6.5/10




Stand By Me (1986, Rob Reiner)

A simple and very heartfelt coming-of-age adventure story with excellent ensemble acting by the boys, and that warm, nostalgic vibe that transports us back to adolescence, with all the accompanying pains (and joys) of growing up, the friends we had but moved on from - the formative years of our lives that shaped us into who we are.
Good film, definitely one of the better Stephen King adaptations I've seen.



Things heard and seen (2021)

Atmospheric mystery about a family moving from the city to a rural community so that the father (James Norton) can take up a teaching post there.

Filled with loads of mumbo-jumbo but goes along at a decent pace...strange ending. Wasn't great and could have done with a few boneshaker scenes not just the standard "doors and drawers shutting and electrical goods going blink" ones.




Bright light. Bright light. Uh oh.

S.M.A.R.T. Chase (Charles Martin, 2017)
5/10
Jungle Man AKA Drums of Africa (Harry Fraser, 1941)
+ 4.5/10
Cat Murkil and the Silks AKA Cruisin' High (John Bushelman, 1976)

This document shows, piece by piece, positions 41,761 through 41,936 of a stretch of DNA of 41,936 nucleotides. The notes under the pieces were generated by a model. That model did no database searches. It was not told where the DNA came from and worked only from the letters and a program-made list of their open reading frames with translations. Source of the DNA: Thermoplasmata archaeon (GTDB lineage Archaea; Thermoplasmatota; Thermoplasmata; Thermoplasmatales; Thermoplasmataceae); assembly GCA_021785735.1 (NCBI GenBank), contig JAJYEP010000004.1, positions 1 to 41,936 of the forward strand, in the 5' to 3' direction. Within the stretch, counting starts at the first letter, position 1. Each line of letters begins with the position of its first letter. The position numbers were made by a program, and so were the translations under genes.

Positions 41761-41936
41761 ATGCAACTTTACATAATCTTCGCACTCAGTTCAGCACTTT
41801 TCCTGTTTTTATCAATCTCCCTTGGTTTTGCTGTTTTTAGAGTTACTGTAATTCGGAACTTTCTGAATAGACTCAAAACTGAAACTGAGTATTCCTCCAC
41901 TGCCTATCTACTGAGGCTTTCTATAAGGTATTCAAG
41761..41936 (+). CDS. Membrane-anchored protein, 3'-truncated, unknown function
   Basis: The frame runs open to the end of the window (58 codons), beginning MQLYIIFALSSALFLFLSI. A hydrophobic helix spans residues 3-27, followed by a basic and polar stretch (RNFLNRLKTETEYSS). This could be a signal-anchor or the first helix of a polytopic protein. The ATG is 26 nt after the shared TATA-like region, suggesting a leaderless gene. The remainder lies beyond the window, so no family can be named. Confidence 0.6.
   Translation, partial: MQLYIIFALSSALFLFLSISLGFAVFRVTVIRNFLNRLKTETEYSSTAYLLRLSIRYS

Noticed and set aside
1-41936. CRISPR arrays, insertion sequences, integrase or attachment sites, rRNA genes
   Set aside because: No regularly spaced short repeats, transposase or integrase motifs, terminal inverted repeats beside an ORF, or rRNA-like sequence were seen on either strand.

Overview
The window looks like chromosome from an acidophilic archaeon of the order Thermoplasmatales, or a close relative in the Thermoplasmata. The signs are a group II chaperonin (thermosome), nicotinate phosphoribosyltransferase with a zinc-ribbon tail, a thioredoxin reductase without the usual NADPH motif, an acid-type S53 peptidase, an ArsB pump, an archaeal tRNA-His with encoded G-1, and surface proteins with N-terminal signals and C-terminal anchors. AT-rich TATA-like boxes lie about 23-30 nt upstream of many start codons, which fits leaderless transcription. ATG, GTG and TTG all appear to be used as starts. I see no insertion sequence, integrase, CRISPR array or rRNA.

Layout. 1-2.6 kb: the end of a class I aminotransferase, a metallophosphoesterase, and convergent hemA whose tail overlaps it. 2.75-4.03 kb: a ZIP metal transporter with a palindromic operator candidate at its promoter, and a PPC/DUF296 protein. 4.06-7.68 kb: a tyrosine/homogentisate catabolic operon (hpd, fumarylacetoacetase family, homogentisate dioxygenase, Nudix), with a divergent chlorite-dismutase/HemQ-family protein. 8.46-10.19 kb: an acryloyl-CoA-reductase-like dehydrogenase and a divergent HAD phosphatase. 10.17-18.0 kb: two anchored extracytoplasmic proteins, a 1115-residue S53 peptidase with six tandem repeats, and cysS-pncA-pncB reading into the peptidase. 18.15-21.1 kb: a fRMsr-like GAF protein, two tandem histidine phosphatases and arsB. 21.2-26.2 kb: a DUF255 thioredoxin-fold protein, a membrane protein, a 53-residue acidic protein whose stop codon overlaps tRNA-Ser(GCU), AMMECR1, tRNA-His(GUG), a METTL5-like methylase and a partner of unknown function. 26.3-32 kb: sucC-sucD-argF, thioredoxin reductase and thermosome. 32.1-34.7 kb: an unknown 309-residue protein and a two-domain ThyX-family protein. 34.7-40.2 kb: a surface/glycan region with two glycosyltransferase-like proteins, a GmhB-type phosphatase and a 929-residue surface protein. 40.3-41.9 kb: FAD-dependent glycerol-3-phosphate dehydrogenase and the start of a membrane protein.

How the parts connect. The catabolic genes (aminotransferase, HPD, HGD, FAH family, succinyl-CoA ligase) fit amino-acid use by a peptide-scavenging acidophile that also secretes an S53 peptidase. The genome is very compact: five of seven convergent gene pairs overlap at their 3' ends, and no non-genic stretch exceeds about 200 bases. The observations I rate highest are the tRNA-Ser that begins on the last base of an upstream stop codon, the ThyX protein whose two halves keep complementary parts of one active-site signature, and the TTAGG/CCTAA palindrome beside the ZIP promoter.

5/10
The Coward (Satyajit Ray, 1965)
6/10

Unhappily married Madhabi Mukherjee is surprised to meet old flame Soumitra Chatterjee when he visits her husband, but will it change anything?
Dead Again in Tombstone (Roel Reinť, 2017)
+ 5/10
Sixpack Annie (Graydon F. David [Fred G. Thorne], 1975)
4/10
The 9th Guest (R. William Neill, 1934)
5/10
Charade (Roy Kellino, 1954)
6.5/10

Creative trio of stories (all shot in color) with a strong overriding concept where Mr. & Mrs. James Mason play themselves as well as the leads in all three stories.
Big Town Scandal (William Thomas, 1948)
5/10
Loaded Pistols (John English, 1948)
6/10
Blonde Comet (William Beaudine, 1941)
+ 5/10
White Fire AKA 3 Steps to the Gallows (John Gilling, 1953)
5.5/10

Underseen noir where American naval officer Scott Brady arrives in London to find his younger brother three days from execution. He works with smuggler Mary Castle to try to prove he was framed. Pretty good but let down by some of the worst fight scenes in film history.
The Manster AKA The Split (George Breakston & Kenneth G. Crane, 1959)
5/10
Girl on the Run (Arthur J. Beckhard & Joseph Lee, 1953)
5.5/10
Drills (Sarah Friedland, 2020)
5/10
This Time for Keeps (Richard Thorpe, 1947)
6/10

Rarely shown Esther Williams musical romance certainly should be watched as much as her others.